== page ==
Project Management

Avoiding the Technology Barrier Trap

Andy Jordan is President of Roffensian Consulting S.A., a Roatan, Honduras-based management consulting firm with a comprehensive project management practice. Andy always appreciates feedback and discussion on the issues raised in his articles and can be reached at [email protected] Andy's new book Risk Management for Project Driven Organizations is now available.

Without technology, the modern project manager’s job would be much harder. Technology has reduced the amount of administration that a PM has to complete and has improved the quality and consistency of virtually every element of a project’s structure—estimates, plans, etc.

At the same time, technology has made it easier for project teams to work effectively together regardless of where the team members are physically located—and has provided greater visibility into that work at all times. Technology has also reduced the amount of disruption caused by tracking and monitoring progress by reducing the need for individuals to have to manually report progress and update colleagues on the work they are doing.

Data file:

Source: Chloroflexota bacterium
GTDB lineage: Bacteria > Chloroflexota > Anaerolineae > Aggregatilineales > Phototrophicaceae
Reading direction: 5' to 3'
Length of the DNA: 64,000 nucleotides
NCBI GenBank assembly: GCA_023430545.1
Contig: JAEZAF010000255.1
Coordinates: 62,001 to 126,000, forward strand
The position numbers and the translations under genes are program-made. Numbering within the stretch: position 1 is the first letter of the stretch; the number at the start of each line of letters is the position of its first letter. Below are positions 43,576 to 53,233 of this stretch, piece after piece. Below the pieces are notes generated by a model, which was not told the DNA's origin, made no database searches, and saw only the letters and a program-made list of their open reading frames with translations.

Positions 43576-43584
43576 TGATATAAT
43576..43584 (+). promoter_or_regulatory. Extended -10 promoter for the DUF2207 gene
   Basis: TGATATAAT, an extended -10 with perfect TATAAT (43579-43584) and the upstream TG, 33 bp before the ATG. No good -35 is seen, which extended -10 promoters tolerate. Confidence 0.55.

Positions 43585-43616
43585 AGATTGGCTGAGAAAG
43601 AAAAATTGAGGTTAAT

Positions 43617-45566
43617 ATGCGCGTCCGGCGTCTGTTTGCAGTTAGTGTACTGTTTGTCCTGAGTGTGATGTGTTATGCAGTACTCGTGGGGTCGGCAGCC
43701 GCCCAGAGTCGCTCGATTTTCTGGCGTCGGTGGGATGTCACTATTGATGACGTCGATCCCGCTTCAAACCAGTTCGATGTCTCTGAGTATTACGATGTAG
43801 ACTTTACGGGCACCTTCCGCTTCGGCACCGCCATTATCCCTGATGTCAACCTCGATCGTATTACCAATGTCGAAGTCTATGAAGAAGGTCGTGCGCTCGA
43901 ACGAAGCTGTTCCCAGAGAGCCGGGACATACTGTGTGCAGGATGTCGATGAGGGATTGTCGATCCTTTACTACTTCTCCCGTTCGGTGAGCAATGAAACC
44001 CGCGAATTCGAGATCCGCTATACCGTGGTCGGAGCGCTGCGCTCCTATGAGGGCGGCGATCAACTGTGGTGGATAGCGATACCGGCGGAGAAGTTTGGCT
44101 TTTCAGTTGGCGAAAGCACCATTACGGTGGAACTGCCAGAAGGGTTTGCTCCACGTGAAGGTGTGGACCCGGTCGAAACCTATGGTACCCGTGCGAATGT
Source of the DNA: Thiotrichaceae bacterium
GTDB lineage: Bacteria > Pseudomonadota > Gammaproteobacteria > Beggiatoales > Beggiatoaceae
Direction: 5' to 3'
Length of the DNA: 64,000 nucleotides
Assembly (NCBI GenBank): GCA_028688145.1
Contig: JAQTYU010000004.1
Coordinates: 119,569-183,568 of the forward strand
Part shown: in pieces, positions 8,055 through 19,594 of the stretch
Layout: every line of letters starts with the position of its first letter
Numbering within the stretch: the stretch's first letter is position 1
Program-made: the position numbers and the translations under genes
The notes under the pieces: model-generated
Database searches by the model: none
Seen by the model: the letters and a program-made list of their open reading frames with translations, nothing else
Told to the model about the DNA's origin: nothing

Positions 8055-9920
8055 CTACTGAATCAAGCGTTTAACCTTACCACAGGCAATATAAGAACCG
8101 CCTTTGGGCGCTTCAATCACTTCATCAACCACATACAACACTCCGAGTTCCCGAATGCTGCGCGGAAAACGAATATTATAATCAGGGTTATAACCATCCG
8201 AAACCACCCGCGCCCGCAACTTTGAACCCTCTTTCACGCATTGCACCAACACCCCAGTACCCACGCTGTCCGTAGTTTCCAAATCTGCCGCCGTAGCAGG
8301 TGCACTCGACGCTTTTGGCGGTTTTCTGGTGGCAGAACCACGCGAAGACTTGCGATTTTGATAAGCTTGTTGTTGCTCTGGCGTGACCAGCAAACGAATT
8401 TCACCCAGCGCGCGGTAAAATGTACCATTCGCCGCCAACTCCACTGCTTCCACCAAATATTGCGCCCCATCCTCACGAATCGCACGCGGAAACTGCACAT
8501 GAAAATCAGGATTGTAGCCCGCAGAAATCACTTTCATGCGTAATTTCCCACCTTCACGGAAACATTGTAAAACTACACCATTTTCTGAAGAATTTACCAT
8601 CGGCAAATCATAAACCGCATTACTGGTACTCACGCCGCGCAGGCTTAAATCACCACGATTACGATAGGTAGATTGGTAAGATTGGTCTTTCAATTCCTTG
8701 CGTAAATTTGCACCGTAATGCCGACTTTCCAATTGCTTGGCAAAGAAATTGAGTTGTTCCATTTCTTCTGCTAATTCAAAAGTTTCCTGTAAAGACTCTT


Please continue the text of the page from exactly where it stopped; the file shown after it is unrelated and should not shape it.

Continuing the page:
It’s tempting for people like me—who grew up in a project management environment that had nowhere near as much technology—to bemoan the fact that modern PMs have “never had it so good.” But don’t worry; I’m not going to turn into one of those people! The truth is, I think project managers who operate in today’s technologically focused environment have just as many challenges to success as those of us for whom the only technological tools were desktop Gantt chart builders with dodgy logic or enterprise applications that needed months of training to understand. The only difference today is the nature of …

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